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Immune correlates in a Phase II clinical trial with ipilimumab in combination with finite androgen deprivation therapy in patients with metastatic non-castrate prostate cancer
  1. Sumit K Subudhi1,
  2. Ana Aparicio1,
  3. Jianjun Gao1,
  4. Amado Zurita1,
  5. Araujo John1,
  6. Christopher Logothetis1,
  7. Brinda Rao1,
  8. Luis Vence1,
  9. James Allison1,
  10. Ryan O Emerson2,
  11. Erik Yusko2,
  12. Marissa Vignali2,
  13. Harlan Robins2,
  14. Jing Jing Sun1 and
  15. Padmanee Sharma1
  1. Aff1 grid.240145.60000000122914776The University of Texas MD Anderson Cancer Center Houston TX USA
  2. Aff2 grid.421940.aAdaptive Biotechnologies Corporation Seattle WA USA

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Meeting abstracts


Ipilimumab is an immunotherapy that blocks the function of an immune checkpoint, cytotoxic T-lymphocyte antigen 4 (CTLA-4), and promotes durable anti-tumor responses in a subset of patients. We hypothesized that ipilimumab could be added to androgen deprivation therapy (ADT) as treatment for patients with metastatic prostate cancer in an attempt to limit the amount of ADT (8 months) but provide durable anti-tumor responses. We aimed to correlate immunologic biomarkers with clinical responses, including immune-related adverse events (irAEs).


We conducted a single-arm, single-center, observational study from July, 2011 to June, 2013 to determine if finite ADT plus ipilimumab is safe, estimate efficacy and link clinical outcomes to immunologic changes in men with metastatic non-castrate prostate cancer. ADT was administered for only 8 months with concurrent ipilimumab (10 mg/kg) for up to 4 doses at 4-weeks intervals.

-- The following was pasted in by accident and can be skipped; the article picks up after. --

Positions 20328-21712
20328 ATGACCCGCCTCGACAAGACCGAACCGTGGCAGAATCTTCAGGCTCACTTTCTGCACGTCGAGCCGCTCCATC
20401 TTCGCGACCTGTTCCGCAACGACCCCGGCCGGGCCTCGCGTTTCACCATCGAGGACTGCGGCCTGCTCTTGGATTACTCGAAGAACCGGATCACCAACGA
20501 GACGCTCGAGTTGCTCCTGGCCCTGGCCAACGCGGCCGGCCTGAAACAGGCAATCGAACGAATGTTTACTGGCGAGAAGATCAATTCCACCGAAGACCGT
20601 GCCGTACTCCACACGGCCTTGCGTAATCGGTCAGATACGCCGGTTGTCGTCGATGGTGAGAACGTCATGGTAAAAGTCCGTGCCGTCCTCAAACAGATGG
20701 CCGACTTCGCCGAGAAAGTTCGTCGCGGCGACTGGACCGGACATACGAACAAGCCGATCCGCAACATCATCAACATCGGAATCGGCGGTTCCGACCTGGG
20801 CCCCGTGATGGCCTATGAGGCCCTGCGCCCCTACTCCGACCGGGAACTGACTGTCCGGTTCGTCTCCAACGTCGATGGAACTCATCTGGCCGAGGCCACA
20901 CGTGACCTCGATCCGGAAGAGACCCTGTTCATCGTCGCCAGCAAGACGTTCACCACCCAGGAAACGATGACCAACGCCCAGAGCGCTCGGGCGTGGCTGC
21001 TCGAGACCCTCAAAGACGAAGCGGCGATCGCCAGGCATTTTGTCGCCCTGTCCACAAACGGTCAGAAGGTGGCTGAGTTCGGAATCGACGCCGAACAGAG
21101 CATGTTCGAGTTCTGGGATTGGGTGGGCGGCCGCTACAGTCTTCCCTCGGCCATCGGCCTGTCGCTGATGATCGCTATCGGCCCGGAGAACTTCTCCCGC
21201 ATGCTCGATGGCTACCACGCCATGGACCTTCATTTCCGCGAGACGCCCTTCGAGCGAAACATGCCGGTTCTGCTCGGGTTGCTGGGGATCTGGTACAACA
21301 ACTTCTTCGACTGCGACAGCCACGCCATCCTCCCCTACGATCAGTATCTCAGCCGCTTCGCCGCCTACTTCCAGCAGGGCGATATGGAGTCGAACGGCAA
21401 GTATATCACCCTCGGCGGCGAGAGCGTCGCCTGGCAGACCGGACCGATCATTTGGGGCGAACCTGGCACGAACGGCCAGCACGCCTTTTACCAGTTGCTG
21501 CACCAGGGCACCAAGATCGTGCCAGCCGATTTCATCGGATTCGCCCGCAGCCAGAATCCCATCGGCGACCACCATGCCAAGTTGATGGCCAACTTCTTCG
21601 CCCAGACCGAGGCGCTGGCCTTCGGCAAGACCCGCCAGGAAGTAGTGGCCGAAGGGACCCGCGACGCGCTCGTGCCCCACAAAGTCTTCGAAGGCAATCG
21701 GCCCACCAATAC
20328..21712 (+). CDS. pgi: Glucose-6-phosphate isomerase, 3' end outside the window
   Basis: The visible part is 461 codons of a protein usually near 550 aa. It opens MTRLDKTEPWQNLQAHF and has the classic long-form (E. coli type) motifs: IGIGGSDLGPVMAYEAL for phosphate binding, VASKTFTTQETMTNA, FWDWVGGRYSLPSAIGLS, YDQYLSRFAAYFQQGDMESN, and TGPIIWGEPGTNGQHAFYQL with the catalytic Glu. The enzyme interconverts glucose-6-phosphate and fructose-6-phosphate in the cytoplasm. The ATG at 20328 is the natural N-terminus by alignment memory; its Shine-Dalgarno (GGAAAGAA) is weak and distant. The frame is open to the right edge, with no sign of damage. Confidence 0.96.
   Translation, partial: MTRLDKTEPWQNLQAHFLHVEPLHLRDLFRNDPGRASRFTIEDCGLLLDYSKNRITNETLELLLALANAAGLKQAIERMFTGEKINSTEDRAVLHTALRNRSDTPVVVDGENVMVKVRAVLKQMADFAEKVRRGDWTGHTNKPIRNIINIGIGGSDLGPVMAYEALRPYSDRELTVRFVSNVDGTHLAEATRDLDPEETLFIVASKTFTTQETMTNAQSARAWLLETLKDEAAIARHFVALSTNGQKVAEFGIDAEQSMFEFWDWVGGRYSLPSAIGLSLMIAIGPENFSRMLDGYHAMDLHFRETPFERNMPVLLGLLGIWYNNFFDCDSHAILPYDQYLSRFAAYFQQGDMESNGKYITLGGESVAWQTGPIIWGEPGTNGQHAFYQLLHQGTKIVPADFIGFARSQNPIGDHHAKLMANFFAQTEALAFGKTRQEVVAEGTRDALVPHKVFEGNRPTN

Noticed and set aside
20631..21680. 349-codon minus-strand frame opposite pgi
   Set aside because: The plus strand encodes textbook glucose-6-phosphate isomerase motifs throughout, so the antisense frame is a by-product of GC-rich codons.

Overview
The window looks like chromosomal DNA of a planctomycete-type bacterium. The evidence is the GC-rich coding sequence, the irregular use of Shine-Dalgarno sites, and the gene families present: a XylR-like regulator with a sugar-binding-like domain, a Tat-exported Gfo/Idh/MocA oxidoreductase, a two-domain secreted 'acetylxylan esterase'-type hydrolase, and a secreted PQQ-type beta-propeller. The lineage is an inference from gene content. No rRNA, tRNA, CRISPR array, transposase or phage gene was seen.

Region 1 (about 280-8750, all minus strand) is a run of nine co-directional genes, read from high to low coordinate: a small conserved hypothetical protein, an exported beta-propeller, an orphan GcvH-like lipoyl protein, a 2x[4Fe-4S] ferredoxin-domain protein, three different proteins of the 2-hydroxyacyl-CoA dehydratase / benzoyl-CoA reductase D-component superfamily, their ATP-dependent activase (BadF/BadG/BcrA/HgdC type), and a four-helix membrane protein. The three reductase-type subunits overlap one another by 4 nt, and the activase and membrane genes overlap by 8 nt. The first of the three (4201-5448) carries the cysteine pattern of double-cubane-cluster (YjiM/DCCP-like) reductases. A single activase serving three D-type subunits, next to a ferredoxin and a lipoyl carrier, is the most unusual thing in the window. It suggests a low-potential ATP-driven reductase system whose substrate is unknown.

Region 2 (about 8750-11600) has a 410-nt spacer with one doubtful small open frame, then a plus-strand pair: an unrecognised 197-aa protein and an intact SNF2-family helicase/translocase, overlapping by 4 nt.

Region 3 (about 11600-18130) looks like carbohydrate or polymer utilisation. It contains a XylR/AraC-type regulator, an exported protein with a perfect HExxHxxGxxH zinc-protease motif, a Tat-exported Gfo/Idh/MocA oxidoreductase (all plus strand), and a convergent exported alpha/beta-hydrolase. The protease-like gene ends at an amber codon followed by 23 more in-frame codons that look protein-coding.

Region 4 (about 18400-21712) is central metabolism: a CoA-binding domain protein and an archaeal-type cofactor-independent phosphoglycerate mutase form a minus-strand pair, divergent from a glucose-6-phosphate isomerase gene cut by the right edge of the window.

We screened 30 pts of which 24 were evaluable for efficacy and 27 for safety. The median time to PSA progression was 9.9 (IQR 5.8-13.1) months from treatment initiation, and two of the 24 (8%) patients have PSA responses that are ongoing for 40.7 and 17.9 months, respectively. The trial was closed as pre-specified due to excess toxicity in which 12 of 27 (44%) patients developed grade 3 immune-related adverse events (irAEs), which have been observed with Ipilimumab monotherapy. The most common grade 3 events were transaminitis, colitis/diarrhea, and hypophysitis. Immunological biomarkers were identified that potentially predict for clinical benefit and grade 3 irAEs.


This pilot study suggests the combination of ipilimumab plus finite ADT can induce durable responses in a subset of patients with metastatic prostate cancer. irAEs are likely to occur and require careful management. Comprehensive immune monitoring of peripheral blood CD4 and CD8 T cells by flow cytometry and sequencing the CDR3 region of the T cell receptor beta chain revealed potential biomarkers predictive of clinical outcomes. Future studies with lower doses of ipilimumab may need to be tested in combination with ADT.